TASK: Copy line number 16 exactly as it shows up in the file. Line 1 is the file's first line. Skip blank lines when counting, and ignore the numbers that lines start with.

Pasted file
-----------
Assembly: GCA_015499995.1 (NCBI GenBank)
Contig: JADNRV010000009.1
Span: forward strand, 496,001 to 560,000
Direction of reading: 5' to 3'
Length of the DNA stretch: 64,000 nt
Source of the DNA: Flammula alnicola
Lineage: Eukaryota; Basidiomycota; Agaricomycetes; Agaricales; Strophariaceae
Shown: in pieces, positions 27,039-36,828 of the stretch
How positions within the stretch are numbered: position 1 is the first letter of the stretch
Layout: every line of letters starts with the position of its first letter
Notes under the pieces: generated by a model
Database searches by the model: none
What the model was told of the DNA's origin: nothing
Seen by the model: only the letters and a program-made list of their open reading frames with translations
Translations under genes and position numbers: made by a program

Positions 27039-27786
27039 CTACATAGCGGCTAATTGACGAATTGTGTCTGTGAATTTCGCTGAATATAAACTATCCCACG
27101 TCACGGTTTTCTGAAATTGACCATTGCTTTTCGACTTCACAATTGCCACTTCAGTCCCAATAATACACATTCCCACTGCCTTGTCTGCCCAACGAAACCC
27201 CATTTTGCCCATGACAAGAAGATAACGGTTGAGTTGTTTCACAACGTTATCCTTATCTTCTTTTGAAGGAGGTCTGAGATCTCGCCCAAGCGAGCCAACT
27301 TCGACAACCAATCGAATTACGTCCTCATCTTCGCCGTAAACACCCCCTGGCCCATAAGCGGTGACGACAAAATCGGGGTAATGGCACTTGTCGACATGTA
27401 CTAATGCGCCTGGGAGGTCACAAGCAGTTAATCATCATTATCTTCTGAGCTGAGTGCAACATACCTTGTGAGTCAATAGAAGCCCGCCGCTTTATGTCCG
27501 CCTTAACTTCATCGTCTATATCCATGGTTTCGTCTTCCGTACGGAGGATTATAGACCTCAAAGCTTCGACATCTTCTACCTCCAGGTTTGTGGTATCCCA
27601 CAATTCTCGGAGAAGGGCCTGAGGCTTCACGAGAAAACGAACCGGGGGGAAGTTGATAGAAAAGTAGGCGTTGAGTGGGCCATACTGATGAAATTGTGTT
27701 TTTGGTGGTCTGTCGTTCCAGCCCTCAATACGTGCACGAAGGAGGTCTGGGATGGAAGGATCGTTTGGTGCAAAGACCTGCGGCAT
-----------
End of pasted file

Positions 27039-27786